It finds that if the Senate was genuinely concerned about abuse of constitutional processes, it ought restrain Senator Joseph McCarthy.
It indicates that such a move by Senator Lennon would not endear him to the people of the state, who tended not to be isolationist and who had shown no great enthusiasm for the Bricker amendment or the George substitute. It suggests that if the Senator were acting on his own initiative, he should reconsider the matter, and that if he was being used by someone else, he should keep his guard up.
"NLRB Is Place for Labor Cases" indicates that the House Labor Committee had recommended that the handling of unfair labor practice charges be removed from the NLRB and given to the Federal courts. It indicates that while it operated under the Wagner Act of 1935, the NLRB by law had been required to regard only charges of unfair practices brought against employers, not unions. But in 1947, Taft-Hartley, passed over President Truman's veto, changed the law to make both employers and employees liable for unfair labor practices. With the Eisenhower Administration, the composition of the NLRB had changed from its tendency during the Democratic Administrations to take a pro-labor position, some of those decisions now having been reversed during the new Administration to advantage management. With the confirmation of Albert Beeson as a member of the Board, the scales might be tipped even further toward management.
It finds that foisting on the Federal courts the rather complicated procedures followed by the NLRB would needlessly clog the courts and that Federal judges would not be expected to have the same expertise in labor law as those who were members of the Board. Costs also would be a factor, preventing employees from being assured a fair hearing, as the individual would have to bring his or her own case or have the U.S. Attorney agree to file it. It thus finds that the better approach would be to streamline NLRB procedures to reduce the backlog of cases.
"A Factor for Democrats To Weigh" indicates that on the prior Monday afternoon, the editors had put together an editorial on the candidacy of Lincolnton lawyer Sheldon Roper, who had declared for the Democratic nomination for the 10th Congressional District. But it had to be rewritten by the following morning after Charlotte's Marvin Ritch also decided to run. Then, it had to be rewritten again after Mr. Roper decided he did not wish to run after all. (Probably heard through the grapevine about the proposed campaign slogan...)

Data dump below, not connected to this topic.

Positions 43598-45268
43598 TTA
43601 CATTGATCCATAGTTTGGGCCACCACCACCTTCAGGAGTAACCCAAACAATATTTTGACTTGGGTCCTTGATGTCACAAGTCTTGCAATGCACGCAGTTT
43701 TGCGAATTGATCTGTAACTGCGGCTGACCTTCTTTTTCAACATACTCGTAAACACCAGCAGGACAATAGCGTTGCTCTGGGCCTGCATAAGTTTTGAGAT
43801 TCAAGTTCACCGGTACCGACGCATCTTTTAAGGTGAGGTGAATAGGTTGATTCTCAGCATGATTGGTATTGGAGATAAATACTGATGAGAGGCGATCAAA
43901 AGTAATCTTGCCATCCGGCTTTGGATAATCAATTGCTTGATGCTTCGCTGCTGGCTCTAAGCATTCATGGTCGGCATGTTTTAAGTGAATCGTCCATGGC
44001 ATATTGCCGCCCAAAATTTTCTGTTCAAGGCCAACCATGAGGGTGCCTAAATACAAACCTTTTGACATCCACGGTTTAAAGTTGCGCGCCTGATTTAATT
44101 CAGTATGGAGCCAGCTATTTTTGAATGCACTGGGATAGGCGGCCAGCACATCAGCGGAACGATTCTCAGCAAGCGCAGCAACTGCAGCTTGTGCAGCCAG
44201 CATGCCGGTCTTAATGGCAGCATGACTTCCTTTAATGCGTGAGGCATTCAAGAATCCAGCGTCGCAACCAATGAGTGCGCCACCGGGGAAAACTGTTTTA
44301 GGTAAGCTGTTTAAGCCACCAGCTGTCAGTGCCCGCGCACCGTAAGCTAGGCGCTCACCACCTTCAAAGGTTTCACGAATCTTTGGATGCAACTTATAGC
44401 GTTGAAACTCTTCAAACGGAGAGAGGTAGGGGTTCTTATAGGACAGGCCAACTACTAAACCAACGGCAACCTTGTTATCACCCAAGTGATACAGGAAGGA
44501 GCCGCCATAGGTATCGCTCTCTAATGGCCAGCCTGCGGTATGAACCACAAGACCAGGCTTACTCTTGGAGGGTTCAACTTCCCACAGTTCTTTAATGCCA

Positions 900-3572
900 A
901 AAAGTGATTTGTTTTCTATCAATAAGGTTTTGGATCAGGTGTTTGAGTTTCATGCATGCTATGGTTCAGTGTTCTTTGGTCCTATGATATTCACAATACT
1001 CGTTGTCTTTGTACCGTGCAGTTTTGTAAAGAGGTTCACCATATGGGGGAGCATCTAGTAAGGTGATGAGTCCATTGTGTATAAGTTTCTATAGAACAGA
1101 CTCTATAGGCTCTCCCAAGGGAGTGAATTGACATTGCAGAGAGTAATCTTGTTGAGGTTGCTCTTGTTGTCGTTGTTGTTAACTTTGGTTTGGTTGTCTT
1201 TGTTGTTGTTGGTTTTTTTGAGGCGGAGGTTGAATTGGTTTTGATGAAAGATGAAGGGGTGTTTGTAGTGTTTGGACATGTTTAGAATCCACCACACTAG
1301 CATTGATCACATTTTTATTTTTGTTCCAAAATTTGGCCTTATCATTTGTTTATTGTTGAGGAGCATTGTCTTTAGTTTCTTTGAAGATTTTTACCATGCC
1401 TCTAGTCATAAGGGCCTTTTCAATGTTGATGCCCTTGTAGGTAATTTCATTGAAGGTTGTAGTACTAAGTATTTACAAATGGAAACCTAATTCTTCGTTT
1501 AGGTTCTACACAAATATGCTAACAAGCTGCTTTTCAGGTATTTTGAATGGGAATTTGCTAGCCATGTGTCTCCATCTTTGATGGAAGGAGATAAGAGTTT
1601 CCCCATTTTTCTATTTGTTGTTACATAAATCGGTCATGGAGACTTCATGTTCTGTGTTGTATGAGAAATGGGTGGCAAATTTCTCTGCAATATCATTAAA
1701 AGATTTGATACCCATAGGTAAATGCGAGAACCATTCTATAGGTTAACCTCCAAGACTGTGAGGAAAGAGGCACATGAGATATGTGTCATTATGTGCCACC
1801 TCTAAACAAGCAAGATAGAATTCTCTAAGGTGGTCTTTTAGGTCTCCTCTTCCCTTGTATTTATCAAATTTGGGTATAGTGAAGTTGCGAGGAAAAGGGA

It finds it suggestive of the fact that Mecklenburg Democrats needed to continue their efforts to find a strong candidate from the county to run. On the November ballot would be a proposed State constitutional amendment which would limit all counties to one State Senator, perpetuating the control which the small counties held over the legislature. The amendment had been passed by the General Assembly in 1953, after it had refused to redistrict the State Senate in 1951 and again in 1953 based on population. Under redistricting, Mecklenburg would be entitled to two State Senators, but if the amendment were passed, it would never have more than one. David Clark, who had decided not to run for Congress, had represented Lincoln County in the Legislature, and though from one of the small counties, had voted against the amendment as a matter of principle, standing by the Mecklenburg delegation.
It indicates that its interest was to assure the people of the district that there would be a spirited battle between two strong candidates from each of the major parties.
A piece from the Wall Street
Journal, titled "Truant Officers", indicates that
modern, progressive education had created new problems, about which
truant officers were being sent to City College of New York to learn.
They were now called attendance officers and supervisors and their
problems were very different from those of earlier days when all they
had to do was to go down to the millpond and hustle everyone back up
to the school on the hill. Now, they had to learn
It suggests that there were probably also truant officers ready to see that the truant officers went to school, and that, judging by past experience with truant officers, it probably served them right.